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Adolescent Problems Treatment
Limping Child Treatment
Management of New Born Care
Treatment of Newborn Jaundice
Treatment of Thyroid Disease in Children
Thyroid Disorder Treatment
Thyroid Problems Treatment
Adolescent Disorders Treatment
Treatment of Child and Adolescent Problems
Treatment of Childhood Diabetes
Cleft Lip Treatment
Management of Postnatal Care
Child Growth Management
Treatment of Childhood Infections
Management of Childhood Nutrition
Congenital Ear Problem Treatment
Quad Screening Treatment
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A newborn's skin is prone to rashes of all sorts. Fortunately, most of these rashes are harmless and go away on their own.
Common Rashes in Newborns
Pink pimples ('neonatal acne') are sometimes thought to be caused by exposure in the womb to maternal hormones. No treatment is needed, just time. They can last for weeks or even months on a baby's skin.
Erythema toxicum is another common newborn rash. It looks like red blotches with ill-defined borders that are slightly raised, and may have a small white or yellow dot in the center. Its cause is unknown, and it resolves without treatment after a few days or weeks.
Dry, peeling skin can be seen in almost all normal babies, but is especially noticeable in babies born a little late. The underlying skin is perfectly normal, soft, and moist.
Little white bumps on the nose and face (milia) are caused by blocked oil glands. When a baby's oil glands enlarge and open up in a few days or weeks, the white bumps disappear.
Salmon patches (called a 'stork bite' at the back of the neck or an 'angel's kiss' between the eyes) are simple nests of blood vessels (probably caused by maternal hormones) that fade on their own after a few weeks or months. Occasionally, stork bites never go away.
Jaundice is a yellow coloration on baby's skin and eyes. It is caused by an excess of bilirubin (a breakdown product of red blood cells). If the bilirubin level becomes sufficiently high, blue or white lights may be focused on the baby's skin to lower the level, because excess bilirubin can sometimes pose a health hazard.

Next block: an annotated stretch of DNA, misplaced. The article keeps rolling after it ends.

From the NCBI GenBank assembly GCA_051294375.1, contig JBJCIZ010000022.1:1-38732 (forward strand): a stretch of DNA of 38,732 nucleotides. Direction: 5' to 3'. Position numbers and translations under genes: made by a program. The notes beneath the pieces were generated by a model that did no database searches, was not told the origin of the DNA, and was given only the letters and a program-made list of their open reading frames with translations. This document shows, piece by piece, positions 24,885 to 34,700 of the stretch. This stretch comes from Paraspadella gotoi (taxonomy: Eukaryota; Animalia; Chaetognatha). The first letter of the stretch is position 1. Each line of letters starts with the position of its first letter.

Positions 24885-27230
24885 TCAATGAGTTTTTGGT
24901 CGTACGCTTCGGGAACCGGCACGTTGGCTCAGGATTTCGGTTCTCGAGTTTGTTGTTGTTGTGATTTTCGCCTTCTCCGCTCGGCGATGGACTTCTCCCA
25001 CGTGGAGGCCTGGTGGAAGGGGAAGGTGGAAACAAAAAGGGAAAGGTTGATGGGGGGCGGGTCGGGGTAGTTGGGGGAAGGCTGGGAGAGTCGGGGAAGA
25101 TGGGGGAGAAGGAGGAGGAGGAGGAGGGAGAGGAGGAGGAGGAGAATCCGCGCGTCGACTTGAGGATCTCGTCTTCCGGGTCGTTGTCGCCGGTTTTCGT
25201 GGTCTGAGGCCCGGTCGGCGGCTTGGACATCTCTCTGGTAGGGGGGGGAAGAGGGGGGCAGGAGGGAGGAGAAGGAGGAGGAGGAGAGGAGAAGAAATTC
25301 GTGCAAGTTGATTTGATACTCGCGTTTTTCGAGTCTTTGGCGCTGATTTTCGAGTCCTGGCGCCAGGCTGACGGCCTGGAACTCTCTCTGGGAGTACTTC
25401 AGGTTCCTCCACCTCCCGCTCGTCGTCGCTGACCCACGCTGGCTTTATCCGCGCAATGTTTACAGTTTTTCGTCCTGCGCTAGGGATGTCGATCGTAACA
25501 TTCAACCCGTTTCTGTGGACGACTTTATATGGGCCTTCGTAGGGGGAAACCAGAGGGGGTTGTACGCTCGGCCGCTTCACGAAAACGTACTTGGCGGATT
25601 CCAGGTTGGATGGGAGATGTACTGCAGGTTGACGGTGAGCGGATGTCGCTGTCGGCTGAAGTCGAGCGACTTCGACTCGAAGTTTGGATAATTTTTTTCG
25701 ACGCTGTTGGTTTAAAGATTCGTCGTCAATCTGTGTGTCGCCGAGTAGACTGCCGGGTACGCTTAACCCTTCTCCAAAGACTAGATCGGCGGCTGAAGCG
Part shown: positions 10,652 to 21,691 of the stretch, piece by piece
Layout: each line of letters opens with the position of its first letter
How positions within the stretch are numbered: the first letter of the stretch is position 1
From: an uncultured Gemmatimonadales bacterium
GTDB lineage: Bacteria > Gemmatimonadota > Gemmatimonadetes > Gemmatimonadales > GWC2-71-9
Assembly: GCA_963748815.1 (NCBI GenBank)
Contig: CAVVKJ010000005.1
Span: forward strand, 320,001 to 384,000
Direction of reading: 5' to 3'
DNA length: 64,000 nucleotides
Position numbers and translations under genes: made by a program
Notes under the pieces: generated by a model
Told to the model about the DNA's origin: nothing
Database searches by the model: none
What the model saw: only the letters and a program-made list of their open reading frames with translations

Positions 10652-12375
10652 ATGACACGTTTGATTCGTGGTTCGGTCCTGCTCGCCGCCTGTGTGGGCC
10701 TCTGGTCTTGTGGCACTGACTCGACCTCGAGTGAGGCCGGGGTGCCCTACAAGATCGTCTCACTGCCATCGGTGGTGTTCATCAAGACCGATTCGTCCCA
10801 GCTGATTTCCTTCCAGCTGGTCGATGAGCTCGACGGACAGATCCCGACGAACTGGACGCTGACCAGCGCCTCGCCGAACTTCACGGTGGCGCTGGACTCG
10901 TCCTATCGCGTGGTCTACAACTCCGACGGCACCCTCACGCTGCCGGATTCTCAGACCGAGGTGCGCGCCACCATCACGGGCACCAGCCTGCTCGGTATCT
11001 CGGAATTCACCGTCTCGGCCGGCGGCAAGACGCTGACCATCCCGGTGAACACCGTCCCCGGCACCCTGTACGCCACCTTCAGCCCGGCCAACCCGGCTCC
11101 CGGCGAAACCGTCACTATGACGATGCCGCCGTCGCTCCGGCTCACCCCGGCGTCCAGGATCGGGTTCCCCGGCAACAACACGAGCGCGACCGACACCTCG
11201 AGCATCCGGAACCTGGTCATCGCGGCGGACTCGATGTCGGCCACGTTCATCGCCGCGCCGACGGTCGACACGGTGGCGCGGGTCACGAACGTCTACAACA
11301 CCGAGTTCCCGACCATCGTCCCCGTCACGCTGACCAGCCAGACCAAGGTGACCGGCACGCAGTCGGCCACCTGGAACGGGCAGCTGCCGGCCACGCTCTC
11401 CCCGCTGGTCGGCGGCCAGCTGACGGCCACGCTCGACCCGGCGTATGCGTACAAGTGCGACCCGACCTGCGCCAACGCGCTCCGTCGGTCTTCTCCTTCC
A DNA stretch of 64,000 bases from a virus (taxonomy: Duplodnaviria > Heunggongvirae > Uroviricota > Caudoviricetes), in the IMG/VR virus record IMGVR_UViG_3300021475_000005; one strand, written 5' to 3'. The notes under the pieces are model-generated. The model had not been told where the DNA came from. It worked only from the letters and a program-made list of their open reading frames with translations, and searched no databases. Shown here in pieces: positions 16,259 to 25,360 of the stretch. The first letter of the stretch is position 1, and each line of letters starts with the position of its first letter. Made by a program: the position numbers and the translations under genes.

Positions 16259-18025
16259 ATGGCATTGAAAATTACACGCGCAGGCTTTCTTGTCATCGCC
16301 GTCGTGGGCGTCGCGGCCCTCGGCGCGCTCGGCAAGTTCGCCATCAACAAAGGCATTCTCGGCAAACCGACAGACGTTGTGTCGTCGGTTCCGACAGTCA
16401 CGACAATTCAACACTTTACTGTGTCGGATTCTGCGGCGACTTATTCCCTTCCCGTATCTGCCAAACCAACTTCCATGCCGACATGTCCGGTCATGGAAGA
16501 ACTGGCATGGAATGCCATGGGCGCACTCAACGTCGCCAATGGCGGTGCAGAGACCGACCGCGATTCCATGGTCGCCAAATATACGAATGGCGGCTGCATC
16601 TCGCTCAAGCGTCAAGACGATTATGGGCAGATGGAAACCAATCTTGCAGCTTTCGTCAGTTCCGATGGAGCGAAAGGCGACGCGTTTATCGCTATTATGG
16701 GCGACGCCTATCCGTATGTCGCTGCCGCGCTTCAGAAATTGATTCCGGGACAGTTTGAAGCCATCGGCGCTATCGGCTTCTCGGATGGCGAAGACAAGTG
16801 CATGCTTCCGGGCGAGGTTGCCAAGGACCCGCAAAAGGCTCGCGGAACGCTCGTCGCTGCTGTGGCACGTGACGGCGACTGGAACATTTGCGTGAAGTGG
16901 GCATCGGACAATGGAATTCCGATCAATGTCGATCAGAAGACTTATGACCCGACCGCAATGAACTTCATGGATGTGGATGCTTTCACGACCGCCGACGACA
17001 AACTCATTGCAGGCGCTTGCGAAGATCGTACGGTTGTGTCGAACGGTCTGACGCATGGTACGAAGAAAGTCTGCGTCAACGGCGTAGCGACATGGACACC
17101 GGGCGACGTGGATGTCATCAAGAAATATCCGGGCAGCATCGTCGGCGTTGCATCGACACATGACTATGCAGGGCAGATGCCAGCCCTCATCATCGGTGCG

Mongolian spots are very common in any part of the body of dark-skinned babies. They are flat, gray-blue in color (almost looking like a bruise), and can be small or large. They are caused by some pigment that didn't make it to the top layer when baby's skin was being formed. They are harmless and usually fade away by school age.
My grand son is 16 months, diag rickets, 25-oh vit d3 - 8.8, cal 8.51, phosphorus 4.0, APD 999. Without support can not sit from bed can not standup. He walk when made standup, what to do for his cure.
My daughter is of 15 months still now she is not walking and speaking. Every one are telling by this time she has to walk and start speaking. What can be done how to make her speak.?
2 years old baby last one he had stomach pain, we consulted Doctor, they tell to take scan, after seen scan report they said "left renal pelvis mildly dilated AP-17 mm. Left renal cortical thickness-13 mm" Impression: 1) LEFT HYDRONEPHROSIS, 2) CYSTITIS, and they said to take cultural test. So please suggest and give what the problem is and which Dr. to consult.
My 6 month old baby frequently passes watery stool after duration of 3 to 4 days. Is this normal happening.
Lactose intolerance is a condition wherein you are not able to digest lactose, which is a sugar found in milk. Other foods that contain lactose include cheese and ice-cream. Inadequate production of the lactase enzyme in children causes lactose intolerance. This enzyme is produced in the intestine that helps in the digestion of lactose.
Lactose intolerance is often confused with milk intolerance. The symptoms are similar but they do not share the same cause. Milk allergy is an adverse reaction towards milk and it is a problem of the immune system, whereas lactose intolerance involves the digestive system.
The symptoms of lactose intolerance are:
Bloating; on consumption of milk over a period of time
Diarrhea is also very common
It is self -diagnosable; just strike out foods containing lactose from your child’s diet and see if the symptoms get better with time. If the symptoms happen to fade away gradually, then it certainly must’ve been lactose intolerance.
However, it can be tricky as many non-dairy products also contain lactose.
If the child is lactose intolerant, then he/she might have to undergo a lactose breath test. This is used to test the levels of hydrogen in the child’s breath after the child consumes a lactose solution. Usually, hydrogen levels are low in one’s breath. However, if the lactose solution is not digested properly, then it will lead to a temporary increase in the levels of hydrogen in the breath, thus indicating lactose intolerance.
This disorder does not have a cure; so in case your child has lactose intolerance, you need to adjust his/her diet accordingly. Over-the-counter lactase is also available that helps in digesting lactose based foods. You can also go for the ‘lactose- free’ milk variety for your child.